The first day of the rest of her life

Woodward's return: Former au pair arrives in Britain with a message - `I think, in time, the truth will come out'

IN SEAT 1A, Louise Woodward had a choice of eight films on her British Airways flight home. She may have peaked, at least, at Liar, starring Tim Roth. The blurb in the in-flight magazine sounded good. The plot synopsis, all about someone arrested for murder, came with the mini-headline: "The truth will out".

Within four hours of landing at Heathrow she was at Manchester Airport facing the world's press. Yes, she said, answering one reporter's question, she regretted having a manslaughter conviction against her name. But she didn't deserve it. She added: "I think, in time, the truth will come out."

Will it, though? You only have to wait 120 minutes for all to be revealed by Mr Roth. But in the few hours since Woodward waved goodbye to Boston, she has said nothing we have not already heard from her. "Like I've said time and time again," she said in Manchester, "I had nothing to do with the death, I did not hurt Matthew, I did not kill baby Matthew."

How touching was the optimism of the handful of journalists who piled on board the BA plane with her in Boston on Wednesday evening. What were we expecting - that, once the wheels were up, Woodward would gather us all up front to unload a new, definitive, version of what happened on 4 February last year that sent Matthew Eappen to Emergency with a broken skull?

We had no such luck, of course. What Woodward actually did as we lifted into the leaden New England sky was flick on Channel 8 on the in-seat video screen and watch the news. It was a BBC bulletin -- her first taste of home. And, surprise, it was all about her. She did not bother to plug in her headphones.

In any event, media advances, however polite, were decidedly unwelcome. An invisible wall was erected around Woodward, through which no one was to penetrate. The Massachusetts State Trooper, who came along, sitting just two rows behind in 3A, helped see to that.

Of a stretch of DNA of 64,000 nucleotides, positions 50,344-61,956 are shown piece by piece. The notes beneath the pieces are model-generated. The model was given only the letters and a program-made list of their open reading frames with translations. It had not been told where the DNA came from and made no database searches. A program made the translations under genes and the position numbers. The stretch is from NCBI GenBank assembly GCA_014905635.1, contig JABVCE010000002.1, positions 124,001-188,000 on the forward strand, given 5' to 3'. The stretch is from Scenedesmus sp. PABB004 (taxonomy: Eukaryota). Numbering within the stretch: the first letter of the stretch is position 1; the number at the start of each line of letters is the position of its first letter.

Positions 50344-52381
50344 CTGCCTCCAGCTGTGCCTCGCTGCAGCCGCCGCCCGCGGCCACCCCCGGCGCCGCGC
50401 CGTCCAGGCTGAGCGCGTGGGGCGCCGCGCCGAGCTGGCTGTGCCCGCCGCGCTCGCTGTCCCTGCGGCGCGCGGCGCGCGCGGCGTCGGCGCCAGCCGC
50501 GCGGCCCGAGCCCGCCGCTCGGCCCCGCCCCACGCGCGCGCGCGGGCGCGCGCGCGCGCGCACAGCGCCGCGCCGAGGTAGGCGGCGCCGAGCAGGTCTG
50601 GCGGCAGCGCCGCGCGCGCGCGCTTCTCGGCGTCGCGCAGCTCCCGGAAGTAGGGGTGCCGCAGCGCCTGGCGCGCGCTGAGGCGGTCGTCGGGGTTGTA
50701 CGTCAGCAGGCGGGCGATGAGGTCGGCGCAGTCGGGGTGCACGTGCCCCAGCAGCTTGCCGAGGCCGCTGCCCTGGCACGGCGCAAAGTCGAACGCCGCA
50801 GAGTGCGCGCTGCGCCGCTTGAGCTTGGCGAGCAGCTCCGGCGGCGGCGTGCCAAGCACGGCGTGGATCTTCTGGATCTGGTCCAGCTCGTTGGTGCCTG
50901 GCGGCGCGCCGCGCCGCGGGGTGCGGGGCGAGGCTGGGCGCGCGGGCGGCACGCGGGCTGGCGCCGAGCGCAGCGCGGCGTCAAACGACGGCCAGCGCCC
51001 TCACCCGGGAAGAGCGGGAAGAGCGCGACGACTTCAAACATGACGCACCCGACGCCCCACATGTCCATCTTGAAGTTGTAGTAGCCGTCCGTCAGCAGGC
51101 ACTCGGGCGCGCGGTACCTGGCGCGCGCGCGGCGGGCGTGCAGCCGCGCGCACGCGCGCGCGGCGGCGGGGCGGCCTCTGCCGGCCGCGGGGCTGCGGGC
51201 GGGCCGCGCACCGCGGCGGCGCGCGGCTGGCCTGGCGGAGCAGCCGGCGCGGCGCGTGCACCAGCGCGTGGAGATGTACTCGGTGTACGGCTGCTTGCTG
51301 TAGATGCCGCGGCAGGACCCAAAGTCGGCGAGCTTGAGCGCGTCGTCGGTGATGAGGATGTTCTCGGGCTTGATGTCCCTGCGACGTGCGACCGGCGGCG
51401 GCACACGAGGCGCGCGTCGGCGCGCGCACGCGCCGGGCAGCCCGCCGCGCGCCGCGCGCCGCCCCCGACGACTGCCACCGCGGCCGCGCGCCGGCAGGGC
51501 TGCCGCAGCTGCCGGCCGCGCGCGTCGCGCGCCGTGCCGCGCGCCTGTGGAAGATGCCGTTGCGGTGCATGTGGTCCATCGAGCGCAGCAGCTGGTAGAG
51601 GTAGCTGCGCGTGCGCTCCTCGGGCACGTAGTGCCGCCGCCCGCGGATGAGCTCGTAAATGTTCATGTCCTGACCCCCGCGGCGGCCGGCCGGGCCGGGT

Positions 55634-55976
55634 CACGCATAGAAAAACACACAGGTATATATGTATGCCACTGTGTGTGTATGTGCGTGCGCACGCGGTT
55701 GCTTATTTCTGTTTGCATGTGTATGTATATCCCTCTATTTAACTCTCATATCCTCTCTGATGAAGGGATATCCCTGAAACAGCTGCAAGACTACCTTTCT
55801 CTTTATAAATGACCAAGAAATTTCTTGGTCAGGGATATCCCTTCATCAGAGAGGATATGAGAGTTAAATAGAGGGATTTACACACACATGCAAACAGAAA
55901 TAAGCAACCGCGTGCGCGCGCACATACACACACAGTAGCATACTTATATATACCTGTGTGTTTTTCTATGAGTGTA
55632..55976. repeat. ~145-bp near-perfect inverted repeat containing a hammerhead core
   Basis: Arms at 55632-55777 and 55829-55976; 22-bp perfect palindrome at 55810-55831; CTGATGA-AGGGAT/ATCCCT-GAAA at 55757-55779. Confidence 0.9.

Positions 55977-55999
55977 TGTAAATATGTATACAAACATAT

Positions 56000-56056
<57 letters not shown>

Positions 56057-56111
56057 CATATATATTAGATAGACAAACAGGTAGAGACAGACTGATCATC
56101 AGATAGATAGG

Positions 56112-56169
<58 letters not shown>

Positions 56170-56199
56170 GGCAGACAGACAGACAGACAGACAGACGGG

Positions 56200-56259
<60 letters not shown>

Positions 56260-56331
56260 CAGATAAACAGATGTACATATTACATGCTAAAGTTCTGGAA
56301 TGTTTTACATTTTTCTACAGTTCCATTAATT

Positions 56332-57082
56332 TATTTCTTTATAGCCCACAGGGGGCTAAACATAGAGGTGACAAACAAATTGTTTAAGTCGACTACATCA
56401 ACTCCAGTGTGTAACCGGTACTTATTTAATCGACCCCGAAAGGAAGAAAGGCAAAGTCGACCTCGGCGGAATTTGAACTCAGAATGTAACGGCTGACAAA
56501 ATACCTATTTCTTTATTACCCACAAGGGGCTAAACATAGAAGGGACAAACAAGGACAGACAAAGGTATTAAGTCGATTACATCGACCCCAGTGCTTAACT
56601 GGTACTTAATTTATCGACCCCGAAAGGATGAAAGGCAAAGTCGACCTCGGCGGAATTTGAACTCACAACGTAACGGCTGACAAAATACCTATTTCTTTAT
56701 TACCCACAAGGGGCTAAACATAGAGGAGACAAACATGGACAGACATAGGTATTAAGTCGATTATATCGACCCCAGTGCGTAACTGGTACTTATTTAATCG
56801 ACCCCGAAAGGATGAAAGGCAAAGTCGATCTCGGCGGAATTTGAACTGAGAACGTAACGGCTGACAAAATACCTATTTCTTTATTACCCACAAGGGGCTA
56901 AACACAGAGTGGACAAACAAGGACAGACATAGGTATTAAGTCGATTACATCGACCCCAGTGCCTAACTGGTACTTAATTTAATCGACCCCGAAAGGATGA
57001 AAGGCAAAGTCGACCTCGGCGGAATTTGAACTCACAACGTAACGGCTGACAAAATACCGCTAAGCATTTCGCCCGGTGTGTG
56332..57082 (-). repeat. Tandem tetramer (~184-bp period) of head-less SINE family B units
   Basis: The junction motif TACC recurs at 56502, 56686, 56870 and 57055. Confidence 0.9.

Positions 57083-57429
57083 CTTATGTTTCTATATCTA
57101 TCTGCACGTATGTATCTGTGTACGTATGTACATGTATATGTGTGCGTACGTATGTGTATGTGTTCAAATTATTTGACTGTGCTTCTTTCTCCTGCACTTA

And so did British Airways, which might have earned itself the moniker: Woodward official airline. `The Spirit of Louise' might look good on one of its aircraft.

When Woodward was whisked into a private lounge at Boston airport before take-off, who should show up to visit her? Sir Colin Marshall, the airline's chairman, no less.

Sir Colin (soon to be Lord Marshall), who said he had been booked on the plane for weeks, resumed his socialising with Woodward on board. True, he was sitting plumb across the aisle from her in 1B. As for reports that his airline had even paid for her first-class ticket, Sir Colin notably failed to come up with any kind of denial. "Not in a position to disclose that..."

And the plane's pilot was not going to tolerate any nonsense. Any trouble, he warned one highly reputable correspondent, and he would arrange for his instantaneous arrest upon arrival at Heathrow.

It was the same journalist who suffered an unprovoked, mid-flight, verbal battering from Gary Woodward, Louise's father.

Mr Woodward actually accused us all of trying to "spy" on him and his daughter as they travelled the skies. Spy? Well, come to think of it. But my sympathy was with the other passengers who had had no notice of the company they would be keeping at 30,000ft. Among them was Dame Shirley Williams, who at least knows what it is to be caught in a Fleet Street swarm.

So, Louise was left in peace. She did not talk and she did not live it up with champagne or, indeed, any kind of alcohol. Hers was an in-flight diet of orange juice, pasta with pesto sauce and no breakfast. Nor did she don the natty sleeping-suit that is available in First Class BA for those wishing to get snuggly.

A last-minute change of plan at Heathrow that sent Woodward to Manchester by car rather than on the 6.45 am BA shuttle was instigated by the airline itself. The shuttles are one-class planes and there was concern that the press containment practised across the Atlantic might not work a second time. The media frenzy that greeted Woodward as she stepped into a Manchester Airport conference room two hours later would have been enough to unnerve even the steeliest of souls. As the photographers bawled at her to turn to their lenses, Woodward looked suddenly frightened, just as she had when she first stepped onto the witness stand in last year's trial. But yesterday, just as she had on the stand, she quickly composed herself. In case we had forgotten, Woodward has no difficulty in articulating herself.

With mother and father beside her, Woodward restated her innocence and urged the "medical community to take up my case, now that the appeal avenues are closed, to help prove my innocence". And she reiterated what her lawyers were saying even before her October trial started - that negative press coverage about her in Boston had prejudiced the jury and the final outcome. "My voice was taken away," she suggested. "I don't think I got a fair trial."

But what now for Woodward, we wanted to know? This October will see the start of the trial in the wrongful death suit filed against her by the Eappen family back in Boston. About that she would say nothing. But she is thinking about the rest of her life.

The homecoming,

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